Lara Croft is an ambivalent creation, like most female characters in video games. She is empowered and doesn’t need a man to come to her rescue, but she has also been designed to please hormonally bothered teenage boys. Traditionally, she had a tiny waist and sported considerable cleavage. And though she went about kicking ass, there were flashes of what seemed to be misogyny in the elaborate death scenes that would occur when a button prompt was missed or a jump went wrong. There are even gleeful collections of Lara’s death scenes on YouTube.
|I’m not saying that I’d like to build a summer home here,
but the trees are actually quite lovely.
The new Tomb Raider game, supposedly a reboot of the franchise, downsizes Lara’s bra and gives her a more believable appearance, even though she is still very, very pretty. The odd mix of girl power and gruesome failure is maintained. Like Lara Croft herself, this new game was created based on two separate approaches. There is the storytelling aspect and there is the gameplay. The story introduces us to a younger Lara Croft than the previous games, but it seems to take place in the present-time. Her back-story is unchanged in so far as it is discussed: adventuring parents gone, silver spoon present. Within a few cut-scenes she finds herself stranded on an island with some violent factions and hints of a Lost-like mystery. From just trying to survive, she goes through challenge after challenge until she grows from a hapless victim into a pro-active predator. At least, that is the story the cut-scenes tell us. The gameplay didn’t quite get the memo.
|She’s going deeper underground.|
It’s not much of a spoiler that Lara gets hurts badly very early on, getting impaled on an iron bar that runs through her side. This would put most people out of commission for a while, if not for good, but the pain is forgotten. It takes Lara longer to walk it off than the average action hero, but the game takes place over the course of a day or two and she takes so much abuse that her being mobile, alive even, beggars belief. Despite all her wounds, she pretty soon learns to fling herself at walls with an axe and climb her way up them without wear or tear, among other amazing feats. She also turns out to be a really good shot with a bow (or a gun) even at long distance, right from the start.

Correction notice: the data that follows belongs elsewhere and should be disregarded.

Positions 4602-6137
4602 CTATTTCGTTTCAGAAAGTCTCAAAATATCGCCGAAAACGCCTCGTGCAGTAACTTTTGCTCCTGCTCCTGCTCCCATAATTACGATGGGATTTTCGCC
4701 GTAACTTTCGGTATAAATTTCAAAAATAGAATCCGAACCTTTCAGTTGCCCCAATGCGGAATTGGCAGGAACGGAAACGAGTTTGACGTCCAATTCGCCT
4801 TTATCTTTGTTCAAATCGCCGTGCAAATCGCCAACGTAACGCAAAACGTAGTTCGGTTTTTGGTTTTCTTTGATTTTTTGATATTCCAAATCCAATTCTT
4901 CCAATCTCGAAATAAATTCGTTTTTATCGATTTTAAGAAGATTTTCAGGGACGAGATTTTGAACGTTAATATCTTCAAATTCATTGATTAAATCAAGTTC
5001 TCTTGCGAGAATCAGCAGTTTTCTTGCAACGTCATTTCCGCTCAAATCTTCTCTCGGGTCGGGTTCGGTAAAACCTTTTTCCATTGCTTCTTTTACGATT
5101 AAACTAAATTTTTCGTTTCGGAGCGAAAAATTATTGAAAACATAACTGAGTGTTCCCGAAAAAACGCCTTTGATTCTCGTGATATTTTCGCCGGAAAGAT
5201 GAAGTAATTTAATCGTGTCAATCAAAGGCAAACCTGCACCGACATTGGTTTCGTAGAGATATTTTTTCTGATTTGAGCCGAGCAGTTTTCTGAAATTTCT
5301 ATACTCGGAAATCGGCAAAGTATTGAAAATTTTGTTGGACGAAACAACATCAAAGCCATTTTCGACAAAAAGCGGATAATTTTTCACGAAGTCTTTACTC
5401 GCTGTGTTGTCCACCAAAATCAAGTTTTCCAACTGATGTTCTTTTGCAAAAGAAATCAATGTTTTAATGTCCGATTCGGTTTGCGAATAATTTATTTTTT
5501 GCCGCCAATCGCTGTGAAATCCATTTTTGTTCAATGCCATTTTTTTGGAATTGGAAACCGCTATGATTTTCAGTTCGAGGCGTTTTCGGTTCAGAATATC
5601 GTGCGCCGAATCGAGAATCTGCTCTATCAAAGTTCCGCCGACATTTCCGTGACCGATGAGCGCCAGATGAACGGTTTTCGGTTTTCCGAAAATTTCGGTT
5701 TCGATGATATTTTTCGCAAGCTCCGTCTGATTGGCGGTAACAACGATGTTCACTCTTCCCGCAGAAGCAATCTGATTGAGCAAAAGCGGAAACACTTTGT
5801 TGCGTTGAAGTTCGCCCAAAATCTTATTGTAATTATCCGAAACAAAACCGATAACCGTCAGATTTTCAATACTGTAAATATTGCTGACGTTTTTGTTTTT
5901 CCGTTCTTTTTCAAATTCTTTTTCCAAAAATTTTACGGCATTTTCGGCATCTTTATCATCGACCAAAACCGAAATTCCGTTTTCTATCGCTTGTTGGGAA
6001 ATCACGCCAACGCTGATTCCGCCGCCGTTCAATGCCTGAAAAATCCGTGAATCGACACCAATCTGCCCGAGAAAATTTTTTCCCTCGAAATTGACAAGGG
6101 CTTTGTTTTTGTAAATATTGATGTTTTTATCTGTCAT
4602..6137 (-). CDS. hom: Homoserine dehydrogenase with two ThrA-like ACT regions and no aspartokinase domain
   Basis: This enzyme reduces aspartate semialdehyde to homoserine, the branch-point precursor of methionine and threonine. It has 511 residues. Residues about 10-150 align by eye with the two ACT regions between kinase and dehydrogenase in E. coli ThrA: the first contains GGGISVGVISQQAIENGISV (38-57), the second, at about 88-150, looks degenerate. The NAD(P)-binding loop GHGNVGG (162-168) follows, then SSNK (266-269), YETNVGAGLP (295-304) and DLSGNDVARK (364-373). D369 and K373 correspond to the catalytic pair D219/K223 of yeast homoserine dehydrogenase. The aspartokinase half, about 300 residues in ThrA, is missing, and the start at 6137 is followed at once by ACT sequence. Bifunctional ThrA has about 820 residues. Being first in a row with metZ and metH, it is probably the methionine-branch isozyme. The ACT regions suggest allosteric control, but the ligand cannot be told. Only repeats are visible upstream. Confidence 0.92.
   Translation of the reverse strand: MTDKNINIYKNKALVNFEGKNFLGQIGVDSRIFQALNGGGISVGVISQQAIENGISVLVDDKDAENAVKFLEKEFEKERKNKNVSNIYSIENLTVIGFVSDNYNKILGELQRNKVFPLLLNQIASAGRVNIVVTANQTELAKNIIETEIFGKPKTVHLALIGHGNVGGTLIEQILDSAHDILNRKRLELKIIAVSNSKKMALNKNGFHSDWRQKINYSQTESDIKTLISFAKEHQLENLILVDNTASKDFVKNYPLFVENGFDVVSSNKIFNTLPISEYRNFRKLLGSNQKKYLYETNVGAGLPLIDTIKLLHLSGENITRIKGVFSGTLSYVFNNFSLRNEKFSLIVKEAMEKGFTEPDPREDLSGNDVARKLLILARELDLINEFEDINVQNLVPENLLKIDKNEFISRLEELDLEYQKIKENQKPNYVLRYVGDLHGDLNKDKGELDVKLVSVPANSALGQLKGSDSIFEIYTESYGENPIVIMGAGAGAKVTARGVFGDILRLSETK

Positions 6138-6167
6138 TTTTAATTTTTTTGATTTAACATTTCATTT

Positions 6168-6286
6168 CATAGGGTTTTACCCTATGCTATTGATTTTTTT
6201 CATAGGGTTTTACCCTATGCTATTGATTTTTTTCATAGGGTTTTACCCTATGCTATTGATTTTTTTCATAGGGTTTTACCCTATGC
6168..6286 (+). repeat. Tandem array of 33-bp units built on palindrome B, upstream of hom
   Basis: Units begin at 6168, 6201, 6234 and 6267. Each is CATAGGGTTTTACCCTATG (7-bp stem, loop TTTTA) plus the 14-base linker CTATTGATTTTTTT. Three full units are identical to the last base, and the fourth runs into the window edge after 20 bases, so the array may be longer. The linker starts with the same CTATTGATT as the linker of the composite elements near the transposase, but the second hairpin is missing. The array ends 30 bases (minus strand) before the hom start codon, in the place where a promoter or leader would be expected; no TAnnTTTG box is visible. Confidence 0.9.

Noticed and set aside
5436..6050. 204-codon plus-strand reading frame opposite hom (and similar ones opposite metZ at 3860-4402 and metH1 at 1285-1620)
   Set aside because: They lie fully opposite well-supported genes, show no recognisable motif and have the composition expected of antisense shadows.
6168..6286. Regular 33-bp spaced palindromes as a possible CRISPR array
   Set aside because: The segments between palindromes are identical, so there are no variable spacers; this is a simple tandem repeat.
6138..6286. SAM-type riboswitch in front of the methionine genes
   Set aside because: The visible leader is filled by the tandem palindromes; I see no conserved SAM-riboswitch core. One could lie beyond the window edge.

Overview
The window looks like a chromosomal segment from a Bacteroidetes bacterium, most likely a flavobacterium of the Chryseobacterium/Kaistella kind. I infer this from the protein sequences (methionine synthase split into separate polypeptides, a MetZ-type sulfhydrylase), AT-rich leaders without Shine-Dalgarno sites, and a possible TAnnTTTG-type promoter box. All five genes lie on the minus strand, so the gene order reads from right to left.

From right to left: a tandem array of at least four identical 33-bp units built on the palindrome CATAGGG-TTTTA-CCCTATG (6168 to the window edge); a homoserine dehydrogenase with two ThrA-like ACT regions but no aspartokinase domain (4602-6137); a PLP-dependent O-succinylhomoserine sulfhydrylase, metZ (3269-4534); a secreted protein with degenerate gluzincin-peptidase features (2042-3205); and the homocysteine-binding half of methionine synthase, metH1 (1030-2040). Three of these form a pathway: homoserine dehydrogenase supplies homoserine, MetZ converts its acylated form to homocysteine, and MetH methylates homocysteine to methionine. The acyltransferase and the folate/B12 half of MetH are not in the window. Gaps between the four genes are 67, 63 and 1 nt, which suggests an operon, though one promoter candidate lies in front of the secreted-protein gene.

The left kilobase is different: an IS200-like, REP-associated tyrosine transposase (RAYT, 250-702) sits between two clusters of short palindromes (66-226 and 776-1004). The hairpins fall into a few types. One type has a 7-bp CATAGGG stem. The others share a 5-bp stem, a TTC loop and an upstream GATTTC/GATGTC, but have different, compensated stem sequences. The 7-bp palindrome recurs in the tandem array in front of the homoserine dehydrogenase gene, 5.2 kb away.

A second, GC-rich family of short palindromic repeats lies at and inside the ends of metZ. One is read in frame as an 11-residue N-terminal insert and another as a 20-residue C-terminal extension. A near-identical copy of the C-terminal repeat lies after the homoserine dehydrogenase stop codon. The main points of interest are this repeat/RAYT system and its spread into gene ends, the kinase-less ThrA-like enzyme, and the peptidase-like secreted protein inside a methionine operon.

Not only does she have the constitution of The Terminator, which undercuts the semblance of realism, her psychological journey also doesn’t come across so well in the gameplay. Much is made of the first time Lara kills a man, even though he really had it coming. She agonizes about this and her next couple of kills in a cut-scene and a few lines of dialogue. Then she proceeds to rack up a body-count throughout the game that most serial-killers would be envious of. It doesn’t help that, as a player, the kills are actually fun, because you are given a lot of options to get creative with it. It distances you from the character you’re supposed to be.
|Nothing’s gonna stop her now.|
That’s not to say this isn’t a great game. The story and gameplay don’t mesh very well, but are a lot of fun when compartmentalized. The gameplay is varied and polished and there’s an interesting mix of exploring beautiful and varied environments, mild puzzling and action. (Though I would have preferred a bit less action and some more complex puzzles, like those featured in the last two Tomb Raider games.) There are the usual collectibles strewn about, which help you upgrade your equipment, gain experience points to level up or give back-story on the island and its inhabitants. The places they’re in often make no sense contextually, but they’re fun to track down.
I’ve never played any of the Uncharted games, but allegedly this Tomb Raider incarnation has taken more than a few pages from its book. It’s a roller coaster ride of an adventure, but it manages to retain the familiar Tomb Raider flavor, even if it is a bit low on raiding actual tombs. (And most of the tombs here are small and optional.) There is an ancient civilization featuring mysticism that may very well be factual, there are gory deaths and there are personal losses, which are also a staple of the franchise. Quite why Lara has a taste for more when it is all over, is not clear. But unless the entire next game is about her going through a severe case of post-traumatic stress disorder, maybe the franchise is better off dropping the pretense of realism.
PS: I haven’t bothered with the multiplayer, which I’ve heard is okay. For me, the Tomb Raider franchise was and is (despite the current emphasis on action) mostly appealing because of the sense of isolation and wonder that comes from wandering alone through overgrown tombs with clues about ancient societies all around. And, of course, it appealed because of her giant rack. Phwoar! Am I right, guys!?
|Ancient civilizations. And a hot babe.|